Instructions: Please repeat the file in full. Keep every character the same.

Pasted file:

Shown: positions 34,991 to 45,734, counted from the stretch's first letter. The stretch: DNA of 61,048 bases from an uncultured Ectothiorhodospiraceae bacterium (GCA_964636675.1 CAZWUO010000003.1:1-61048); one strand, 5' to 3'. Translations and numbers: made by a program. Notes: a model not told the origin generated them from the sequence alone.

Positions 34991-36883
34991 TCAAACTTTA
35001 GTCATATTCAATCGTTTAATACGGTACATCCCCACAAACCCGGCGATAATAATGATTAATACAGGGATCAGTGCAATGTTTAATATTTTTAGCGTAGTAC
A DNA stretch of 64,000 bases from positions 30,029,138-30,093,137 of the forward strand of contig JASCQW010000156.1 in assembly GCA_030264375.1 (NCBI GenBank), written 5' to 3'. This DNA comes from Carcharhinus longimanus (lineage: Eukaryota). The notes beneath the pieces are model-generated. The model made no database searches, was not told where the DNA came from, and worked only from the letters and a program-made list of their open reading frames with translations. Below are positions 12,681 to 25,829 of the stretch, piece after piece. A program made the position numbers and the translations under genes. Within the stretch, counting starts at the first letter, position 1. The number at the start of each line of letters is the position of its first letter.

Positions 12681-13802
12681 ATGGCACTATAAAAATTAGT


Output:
Shown: positions 34,991 to 45,734, counted from the stretch's first letter. The stretch: DNA of 61,048 bases from an uncultured Ectothiorhodospiraceae bacterium (GCA_964636675.1 CAZWUO010000003.1:1-61048); one strand, 5' to 3'. Translations and numbers: made by a program. Notes: a model not told the origin generated them from the sequence alone.

Positions 34991-36883
34991 TCAAACTTTA
35001 GTCATATTCAATCGTTTAATACGGTACATCCCCACAAACCCGGCGATAATAATGATTAATACAGGGATCAGTGCAATGTTTAATATTTTTAGCGTAGTAC
A DNA stretch of 64,000 bases from positions 30,029,138-30,093,137 of the forward strand of contig JASCQW010000156.1 in assembly GCA_030264375.1 (NCBI GenBank), written 5' to 3'. This DNA comes from Carcharhinus longimanus (lineage: Eukaryota). The notes beneath the pieces are model-generated. The model made no database searches, was not told where the DNA came from, and worked only from the letters and a program-made list of their open reading frames with translations. Below are positions 12,681 to 25,829 of the stretch, piece after piece. A program made the position numbers and the translations under genes. Within the stretch, counting starts at the first letter, position 1. The number at the start of each line of letters is the position of its first letter.

Positions 12681-13802
12681 ATGGCACTATAAAAATTAGT